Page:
Filipino event promoter found guilty of tax fraud

by Philippine Daily Mirror

CHICAGO (March 18) – Concert promoter Manilen Mendoza, 45, of Schiller Park, Il. was found guilty of filing false tax returns by a Chicago Federal Court on March 12. She was convicted on three counts of violation of Title 26 of the United States Code, Section 7206 (1).

Title 26, Section 7206 (1) refers “to any person who willfully makes and subscribes any return, statement, or other document, which contains or is verified by a written declaration that it is made under the penalties of perjury, and which he does not believe to be true and correct as to every material matter.”

Mendoza was also known using the aliases Manilen Mangalindan and Manilen Blake.

The tax fraud charges relate to Mendoza’s activity as the owner and operator of a concert promotion business called Infinity Productions, and later, was known as Prestige Entertainment, Inc.  Prestige promoted concerts not only in the West Coast but also throughtout the US.

According to Special Agent Maria Suarez of the Chicago Field Office of the IRS Criminal investigation who was contacted for this story, Mendoza promised investors a 100 percent return on their money when they invested in her business.  From the beginning of 2004 until the end of 2006, Mendoza fraudulently obtained money from investors by making false statements about famous performers which she said she had contracts with.  Mendoza, however, did not have contracts with any of the famous celebrities that she named.

“Mendoza took investors’ money and converted it to her personal use but failed to report the money she received from her entertainment business as income on her tax returns,” Suarez said.

According to the indictment, Mendoza reported taxable income of $14,000 in her 2004 tax return. She did not report additional gross income of $180,243 which she had received in 2004 from her business, Infinity Productions.

In her 2005 tax return, she reported taxable income of $17,699 but not the additional gross income of $104,801 she had received in 2005 from her business, Prestige Entertainment, Inc.

In like manner, although she had received additional income in 2006 of $247,310 from her business Prestige Entertainment, Inc., she only reported a taxable income of $12,190 for that year.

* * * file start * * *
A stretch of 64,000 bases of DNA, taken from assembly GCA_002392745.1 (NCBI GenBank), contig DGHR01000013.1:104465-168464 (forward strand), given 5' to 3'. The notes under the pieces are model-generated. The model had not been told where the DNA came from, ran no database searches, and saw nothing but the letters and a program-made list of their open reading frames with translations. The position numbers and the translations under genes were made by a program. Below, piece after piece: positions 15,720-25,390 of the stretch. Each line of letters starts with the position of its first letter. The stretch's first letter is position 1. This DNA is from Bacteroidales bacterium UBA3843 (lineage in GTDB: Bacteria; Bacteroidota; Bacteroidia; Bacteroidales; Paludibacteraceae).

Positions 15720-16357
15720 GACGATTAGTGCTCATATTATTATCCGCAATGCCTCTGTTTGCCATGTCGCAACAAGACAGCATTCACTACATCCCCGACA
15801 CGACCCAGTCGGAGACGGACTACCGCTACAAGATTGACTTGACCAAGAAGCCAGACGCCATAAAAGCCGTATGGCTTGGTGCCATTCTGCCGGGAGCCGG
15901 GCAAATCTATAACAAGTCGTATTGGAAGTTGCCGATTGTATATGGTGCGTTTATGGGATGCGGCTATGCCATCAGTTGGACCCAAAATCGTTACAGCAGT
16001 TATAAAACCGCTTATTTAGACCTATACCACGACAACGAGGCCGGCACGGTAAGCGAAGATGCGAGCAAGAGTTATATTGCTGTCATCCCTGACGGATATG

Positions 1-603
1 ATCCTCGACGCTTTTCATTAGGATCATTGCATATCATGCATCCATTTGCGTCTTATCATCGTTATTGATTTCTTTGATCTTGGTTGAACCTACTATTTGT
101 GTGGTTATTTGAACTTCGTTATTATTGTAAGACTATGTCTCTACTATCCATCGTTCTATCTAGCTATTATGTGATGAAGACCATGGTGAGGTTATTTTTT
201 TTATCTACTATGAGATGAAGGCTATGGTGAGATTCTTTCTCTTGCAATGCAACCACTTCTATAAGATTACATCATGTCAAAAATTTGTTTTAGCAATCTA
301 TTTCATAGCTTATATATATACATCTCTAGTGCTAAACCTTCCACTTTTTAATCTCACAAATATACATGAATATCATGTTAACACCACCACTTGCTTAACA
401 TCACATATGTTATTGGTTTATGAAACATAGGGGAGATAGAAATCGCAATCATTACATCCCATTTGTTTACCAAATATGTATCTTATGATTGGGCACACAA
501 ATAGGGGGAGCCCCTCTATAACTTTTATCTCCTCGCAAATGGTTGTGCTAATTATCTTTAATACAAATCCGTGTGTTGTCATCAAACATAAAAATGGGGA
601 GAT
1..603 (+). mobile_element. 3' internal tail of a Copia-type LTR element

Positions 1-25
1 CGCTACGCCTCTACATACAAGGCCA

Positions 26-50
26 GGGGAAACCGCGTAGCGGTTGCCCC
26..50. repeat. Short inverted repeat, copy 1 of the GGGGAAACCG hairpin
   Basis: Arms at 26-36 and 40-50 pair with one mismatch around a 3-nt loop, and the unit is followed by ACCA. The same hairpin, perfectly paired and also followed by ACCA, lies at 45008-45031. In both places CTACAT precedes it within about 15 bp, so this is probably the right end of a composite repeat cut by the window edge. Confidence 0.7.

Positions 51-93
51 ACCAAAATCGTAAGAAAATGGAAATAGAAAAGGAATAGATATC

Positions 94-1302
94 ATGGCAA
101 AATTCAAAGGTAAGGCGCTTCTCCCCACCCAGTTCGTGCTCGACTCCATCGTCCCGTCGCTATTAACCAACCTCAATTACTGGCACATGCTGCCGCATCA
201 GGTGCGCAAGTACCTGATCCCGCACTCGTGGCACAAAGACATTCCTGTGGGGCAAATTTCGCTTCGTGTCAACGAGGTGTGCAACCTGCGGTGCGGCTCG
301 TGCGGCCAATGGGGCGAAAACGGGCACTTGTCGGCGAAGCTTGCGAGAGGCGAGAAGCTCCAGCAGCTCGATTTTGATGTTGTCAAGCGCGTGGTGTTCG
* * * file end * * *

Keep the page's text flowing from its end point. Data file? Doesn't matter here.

In the three-year period, Mendoza did not report to the Internal Revenue Service (IRS) a gross income of $532,354.

IRS Special Agent Suarez said Mendoza was indicted by a federal grand jury in November 2007 whereupon an arrest warrant was issued. The indictment was filed November 29, 2007 with the United States District Court, Northern District of Illinois, Eastern Division, with Magistrate Judge Jeffrey Cole, docketed as Case 1:07-cr-00788.

According to Suarez, Mendoza was first arrested by the San Francisco police in March 2008 for defrauding investors out of their money. She was imprisoned there for about a year before she was brought to Chicago for arraignment on the federal charges. After she pleaded not guilty, a trial ensued on March 9. Three days later, the jury returned a guilty verdict.

“Mendoza has two children residing in the Philippines,” Suarez said. “Her sister, a nun, Celestine Buncal, was
supposed to testify at the trial against Mendoza.  Manilen’s husband, Norberto, was to be her witness but decided not to testify.”  Efforts to contact Mendoza or her husband for comments about this story did not yield result.

Pending sentencing on June 24,2009, Mendoza is out of prison on a $300,000 personal recognizance bond. Each count of tax fraud carries a maximum sentence of three years in prison and/or a $100,000 fine. After serving her sentence on the tax fraud federal charges, Mendoza has yet to return to San Francisco, California to face state charges in a U.S. District Court.

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